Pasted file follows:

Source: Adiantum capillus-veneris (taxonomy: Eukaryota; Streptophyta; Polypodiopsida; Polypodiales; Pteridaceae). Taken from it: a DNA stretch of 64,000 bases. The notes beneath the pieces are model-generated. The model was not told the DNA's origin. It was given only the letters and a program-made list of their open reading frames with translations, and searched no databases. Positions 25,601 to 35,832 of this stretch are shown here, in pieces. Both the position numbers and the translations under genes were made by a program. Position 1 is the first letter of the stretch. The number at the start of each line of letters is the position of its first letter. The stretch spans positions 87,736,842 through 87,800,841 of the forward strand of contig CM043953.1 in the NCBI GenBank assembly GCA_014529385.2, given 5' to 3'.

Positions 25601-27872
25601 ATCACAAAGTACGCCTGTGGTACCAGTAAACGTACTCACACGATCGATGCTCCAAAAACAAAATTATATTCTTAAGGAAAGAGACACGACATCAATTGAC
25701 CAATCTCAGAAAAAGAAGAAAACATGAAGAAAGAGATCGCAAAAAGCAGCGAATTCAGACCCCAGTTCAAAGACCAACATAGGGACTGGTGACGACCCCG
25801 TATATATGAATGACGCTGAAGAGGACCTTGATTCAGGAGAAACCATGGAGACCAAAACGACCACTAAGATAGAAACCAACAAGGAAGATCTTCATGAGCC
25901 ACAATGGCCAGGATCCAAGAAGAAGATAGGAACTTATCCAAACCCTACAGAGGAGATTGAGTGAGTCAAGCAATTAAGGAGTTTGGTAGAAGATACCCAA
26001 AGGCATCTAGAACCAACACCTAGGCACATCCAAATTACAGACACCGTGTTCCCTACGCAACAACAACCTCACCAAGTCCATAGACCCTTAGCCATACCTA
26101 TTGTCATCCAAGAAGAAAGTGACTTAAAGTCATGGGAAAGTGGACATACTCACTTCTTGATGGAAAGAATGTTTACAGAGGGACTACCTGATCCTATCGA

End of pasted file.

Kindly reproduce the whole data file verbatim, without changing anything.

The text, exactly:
Source: Adiantum capillus-veneris (taxonomy: Eukaryota; Streptophyta; Polypodiopsida; Polypodiales; Pteridaceae). Taken from it: a DNA stretch of 64,000 bases. The notes beneath the pieces are model-generated. The model was not told the DNA's origin. It was given only the letters and a program-made list of their open reading frames with translations, and searched no databases. Positions 25,601 to 35,832 of this stretch are shown here, in pieces. Both the position numbers and the translations under genes were made by a program. Position 1 is the first letter of the stretch. The number at the start of each line of letters is the position of its first letter. The stretch spans positions 87,736,842 through 87,800,841 of the forward strand of contig CM043953.1 in the NCBI GenBank assembly GCA_014529385.2, given 5' to 3'.

Positions 25601-27872
25601 ATCACAAAGTACGCCTGTGGTACCAGTAAACGTACTCACACGATCGATGCTCCAAAAACAAAATTATATTCTTAAGGAAAGAGACACGACATCAATTGAC
25701 CAATCTCAGAAAAAGAAGAAAACATGAAGAAAGAGATCGCAAAAAGCAGCGAATTCAGACCCCAGTTCAAAGACCAACATAGGGACTGGTGACGACCCCG
25801 TATATATGAATGACGCTGAAGAGGACCTTGATTCAGGAGAAACCATGGAGACCAAAACGACCACTAAGATAGAAACCAACAAGGAAGATCTTCATGAGCC
25901 ACAATGGCCAGGATCCAAGAAGAAGATAGGAACTTATCCAAACCCTACAGAGGAGATTGAGTGAGTCAAGCAATTAAGGAGTTTGGTAGAAGATACCCAA
26001 AGGCATCTAGAACCAACACCTAGGCACATCCAAATTACAGACACCGTGTTCCCTACGCAACAACAACCTCACCAAGTCCATAGACCCTTAGCCATACCTA
26101 TTGTCATCCAAGAAGAAAGTGACTTAAAGTCATGGGAAAGTGGACATACTCACTTCTTGATGGAAAGAATGTTTACAGAGGGACTACCTGATCCTATCGA